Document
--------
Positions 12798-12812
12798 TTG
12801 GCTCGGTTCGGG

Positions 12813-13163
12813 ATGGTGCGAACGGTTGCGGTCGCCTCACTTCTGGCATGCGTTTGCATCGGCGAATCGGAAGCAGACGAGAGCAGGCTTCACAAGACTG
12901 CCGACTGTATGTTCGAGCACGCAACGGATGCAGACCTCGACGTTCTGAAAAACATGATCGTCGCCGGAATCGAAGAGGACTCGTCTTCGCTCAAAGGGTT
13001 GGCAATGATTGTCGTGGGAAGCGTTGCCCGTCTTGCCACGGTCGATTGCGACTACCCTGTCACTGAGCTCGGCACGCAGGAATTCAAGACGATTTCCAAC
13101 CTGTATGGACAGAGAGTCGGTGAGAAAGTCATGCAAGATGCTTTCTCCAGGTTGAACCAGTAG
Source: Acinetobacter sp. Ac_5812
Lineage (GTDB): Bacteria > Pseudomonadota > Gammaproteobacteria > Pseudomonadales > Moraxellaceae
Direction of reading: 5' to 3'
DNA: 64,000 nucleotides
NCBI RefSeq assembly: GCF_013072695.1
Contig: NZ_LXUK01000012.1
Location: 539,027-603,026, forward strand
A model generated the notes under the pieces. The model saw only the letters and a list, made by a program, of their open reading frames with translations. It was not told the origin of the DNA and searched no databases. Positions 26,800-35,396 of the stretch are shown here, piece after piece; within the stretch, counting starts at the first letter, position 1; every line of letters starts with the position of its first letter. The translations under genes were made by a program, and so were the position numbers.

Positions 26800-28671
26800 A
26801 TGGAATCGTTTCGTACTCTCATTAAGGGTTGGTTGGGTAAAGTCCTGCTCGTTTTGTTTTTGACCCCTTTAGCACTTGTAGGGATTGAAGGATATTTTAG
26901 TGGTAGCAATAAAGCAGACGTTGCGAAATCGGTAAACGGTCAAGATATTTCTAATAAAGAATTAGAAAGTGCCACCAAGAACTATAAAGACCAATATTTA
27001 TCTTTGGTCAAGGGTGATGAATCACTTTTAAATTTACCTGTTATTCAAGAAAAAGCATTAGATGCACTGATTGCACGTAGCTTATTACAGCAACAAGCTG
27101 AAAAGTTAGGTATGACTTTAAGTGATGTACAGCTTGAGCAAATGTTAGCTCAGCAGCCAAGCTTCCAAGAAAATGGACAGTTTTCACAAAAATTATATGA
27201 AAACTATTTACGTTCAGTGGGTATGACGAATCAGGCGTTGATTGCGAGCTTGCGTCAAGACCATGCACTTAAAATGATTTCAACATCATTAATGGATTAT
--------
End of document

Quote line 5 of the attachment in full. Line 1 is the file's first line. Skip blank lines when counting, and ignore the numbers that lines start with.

12813 ATGGTGCGAACGGTTGCGGTCGCCTCACTTCTGGCATGCGTTTGCATCGGCGAATCGGAAGCAGACGAGAGCAGGCTTCACAAGACTG